Note that there will be no banding this Monday (May 30th) due to the Memorial Day Holiday.

By Ian Stewart, Bird Bander

Sparrows are an identification challenge for just about all birders, including myself, as most of them are small, streaky and fairly dull in color (hence their nickname of ‘LBJs’, which stands for ‘Little Brown Jobs’). Telling them apart is made even harder by their skulking behavior, especially outside of the breeding season, with many of them only popping up to give you a brief glimpse before they duck back down into a pile of brush or long grass.

If you do spot a mystery sparrow a quick way to reduce the number of species it can be is to look at its breast. As lovers of the ‘Golden’ field guide to birds will know, you can quickly divide sparrows into those with a streaked breast and those with a plain breast. In my opinion, however, the best thing you can do is to try and get a good look at the bird’s head. We caught several species of sparrow during our bird banding pilot project at Ashland Nature Center and Bucktoe Creek Preserve and this provided a great opportunity to see the head differences at close range.

The ubiquitous Song Sparrow is common year-round in this area and is recognized by its heavily streaked head with rich chestnut patches, as well as a faint eye ring. The Savannah Sparrow is usually only found in this area during the winter or on migration and can be told by its brightly streaked paler face, usually with a yellow patch in front of the eye, and a pale eye ring. The swamp sparrow is a darker bird overall with a much more subdued head pattern, and has a broad greenish-cream streak above a gray face. Note that both the Savannah and Swamp sparrows have a proportionately longer, thinner beak than the song sparrow and presumably eat different types of seeds. The field sparrow is found here year-round and is told by its short orangey-pink bill and plain gray face with a dull brown cap. The individual seen here was a juvenile bird which still has a fleshy ‘gape’ at the corner of the beak and only a hint of the eye ring it will possess as an adult.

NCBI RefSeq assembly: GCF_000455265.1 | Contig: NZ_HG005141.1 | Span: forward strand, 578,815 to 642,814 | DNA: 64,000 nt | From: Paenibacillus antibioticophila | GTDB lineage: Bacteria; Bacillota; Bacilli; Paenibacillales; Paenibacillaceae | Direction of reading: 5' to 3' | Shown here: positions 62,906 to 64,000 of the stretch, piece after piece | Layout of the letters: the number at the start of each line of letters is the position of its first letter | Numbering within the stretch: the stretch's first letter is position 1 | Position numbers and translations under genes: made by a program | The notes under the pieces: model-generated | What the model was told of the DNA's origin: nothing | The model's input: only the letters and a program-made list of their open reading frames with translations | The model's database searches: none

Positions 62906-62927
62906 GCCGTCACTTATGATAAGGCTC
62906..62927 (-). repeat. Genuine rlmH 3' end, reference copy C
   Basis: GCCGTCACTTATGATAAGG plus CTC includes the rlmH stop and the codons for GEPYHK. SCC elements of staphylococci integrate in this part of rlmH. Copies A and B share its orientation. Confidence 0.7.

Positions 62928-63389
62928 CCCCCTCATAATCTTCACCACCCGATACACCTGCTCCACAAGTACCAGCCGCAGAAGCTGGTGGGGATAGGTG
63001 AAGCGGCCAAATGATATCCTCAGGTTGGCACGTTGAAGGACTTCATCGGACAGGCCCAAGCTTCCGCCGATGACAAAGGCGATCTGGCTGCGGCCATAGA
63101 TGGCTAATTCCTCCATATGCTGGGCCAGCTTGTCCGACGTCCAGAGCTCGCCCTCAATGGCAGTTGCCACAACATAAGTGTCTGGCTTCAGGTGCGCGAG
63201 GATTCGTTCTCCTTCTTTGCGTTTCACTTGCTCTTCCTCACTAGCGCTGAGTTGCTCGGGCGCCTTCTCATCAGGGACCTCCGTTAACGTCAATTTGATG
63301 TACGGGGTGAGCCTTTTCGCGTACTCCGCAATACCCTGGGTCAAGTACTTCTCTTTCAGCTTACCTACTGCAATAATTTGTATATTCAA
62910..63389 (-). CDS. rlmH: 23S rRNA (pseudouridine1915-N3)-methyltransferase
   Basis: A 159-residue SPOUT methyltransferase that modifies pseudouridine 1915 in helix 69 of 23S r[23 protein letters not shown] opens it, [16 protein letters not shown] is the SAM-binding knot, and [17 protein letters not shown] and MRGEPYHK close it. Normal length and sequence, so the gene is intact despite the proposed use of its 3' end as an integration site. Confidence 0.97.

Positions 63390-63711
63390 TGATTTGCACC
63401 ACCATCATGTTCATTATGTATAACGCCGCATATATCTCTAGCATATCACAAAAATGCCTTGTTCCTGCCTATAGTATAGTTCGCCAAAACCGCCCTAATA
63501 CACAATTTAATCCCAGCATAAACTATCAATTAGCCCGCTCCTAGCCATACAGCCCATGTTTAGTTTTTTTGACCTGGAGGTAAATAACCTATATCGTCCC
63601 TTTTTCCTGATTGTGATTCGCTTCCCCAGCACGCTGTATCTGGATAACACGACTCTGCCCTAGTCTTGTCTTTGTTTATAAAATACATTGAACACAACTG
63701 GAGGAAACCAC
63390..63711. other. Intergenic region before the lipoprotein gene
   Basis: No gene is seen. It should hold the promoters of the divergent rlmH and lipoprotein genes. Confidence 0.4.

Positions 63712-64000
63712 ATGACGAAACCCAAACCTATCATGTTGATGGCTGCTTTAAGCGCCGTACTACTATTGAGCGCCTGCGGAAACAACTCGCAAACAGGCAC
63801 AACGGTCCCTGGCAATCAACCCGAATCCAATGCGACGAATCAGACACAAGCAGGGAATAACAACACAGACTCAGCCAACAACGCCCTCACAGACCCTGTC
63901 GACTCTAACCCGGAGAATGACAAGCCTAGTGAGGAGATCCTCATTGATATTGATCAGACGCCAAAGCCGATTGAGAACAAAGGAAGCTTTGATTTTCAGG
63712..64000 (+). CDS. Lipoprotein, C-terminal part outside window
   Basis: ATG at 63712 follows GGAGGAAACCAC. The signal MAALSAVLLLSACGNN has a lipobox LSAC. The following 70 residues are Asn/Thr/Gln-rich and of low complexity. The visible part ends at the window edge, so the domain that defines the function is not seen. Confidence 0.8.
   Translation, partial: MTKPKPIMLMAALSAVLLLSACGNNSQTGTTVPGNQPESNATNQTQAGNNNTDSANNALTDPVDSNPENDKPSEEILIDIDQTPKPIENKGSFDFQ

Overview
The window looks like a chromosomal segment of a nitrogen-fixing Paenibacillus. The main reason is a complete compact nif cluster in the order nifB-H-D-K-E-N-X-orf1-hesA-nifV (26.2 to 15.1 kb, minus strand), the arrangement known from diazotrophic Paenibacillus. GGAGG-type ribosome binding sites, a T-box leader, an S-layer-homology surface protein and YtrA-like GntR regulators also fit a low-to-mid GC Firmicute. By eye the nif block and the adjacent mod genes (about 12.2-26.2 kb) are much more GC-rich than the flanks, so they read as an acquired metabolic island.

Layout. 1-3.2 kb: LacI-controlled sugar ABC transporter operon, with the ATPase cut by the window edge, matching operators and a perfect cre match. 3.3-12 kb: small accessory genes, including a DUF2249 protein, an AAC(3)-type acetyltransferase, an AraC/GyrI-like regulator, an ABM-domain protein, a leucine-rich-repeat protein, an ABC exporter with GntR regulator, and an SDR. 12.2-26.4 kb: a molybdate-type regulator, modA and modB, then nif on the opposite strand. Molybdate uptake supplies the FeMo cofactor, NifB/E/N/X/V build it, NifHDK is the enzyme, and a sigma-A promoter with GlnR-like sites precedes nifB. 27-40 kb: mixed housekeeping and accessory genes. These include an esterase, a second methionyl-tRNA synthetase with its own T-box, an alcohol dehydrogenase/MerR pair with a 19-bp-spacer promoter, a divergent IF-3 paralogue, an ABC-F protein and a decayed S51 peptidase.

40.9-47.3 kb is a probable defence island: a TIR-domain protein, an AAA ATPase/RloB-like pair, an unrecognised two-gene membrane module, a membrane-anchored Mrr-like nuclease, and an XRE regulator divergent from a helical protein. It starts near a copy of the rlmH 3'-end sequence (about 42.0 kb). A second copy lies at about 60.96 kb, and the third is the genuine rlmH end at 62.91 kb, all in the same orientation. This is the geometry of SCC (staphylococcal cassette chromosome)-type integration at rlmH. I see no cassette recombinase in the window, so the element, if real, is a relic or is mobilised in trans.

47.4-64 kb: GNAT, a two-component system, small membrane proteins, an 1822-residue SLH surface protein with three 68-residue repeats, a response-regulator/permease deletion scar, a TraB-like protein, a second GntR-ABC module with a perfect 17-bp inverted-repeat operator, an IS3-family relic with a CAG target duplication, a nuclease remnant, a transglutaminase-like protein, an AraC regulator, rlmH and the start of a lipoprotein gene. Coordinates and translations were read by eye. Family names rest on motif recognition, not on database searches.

Get to know the common, year-round Song Sparrow first with its brown and gray colored head and triangular "Elvis" mutton-chop sideburns.

Get to know the common, year-round Song Sparrow first with its brown and gray colored head and triangular “Elvis” mutton-chop sideburns.

Swamp Sparrows are found in Delaware in small numbers outside of the summer, and in the coastal zone year-round, where they breed.  They are confusing, but look like a Song Sparrow head without the mutton chop sideburns.  They also have a clear breast.

Swamp Sparrows are found in Delaware in small numbers outside of the summer, and in the coastal zone year-round, where they breed. They are confusing, but look like a Song Sparrow head without the mutton chop sideburns. They also have a clear breast.

White-throated Sparrows are very common backyard birds in the non-breeding season in Delaware with a very recognizable and beautiful facial pattern.

White-throated Sparrows are very common backyard birds in the non-breeding season in Delaware with a very recognizable and beautiful facial pattern.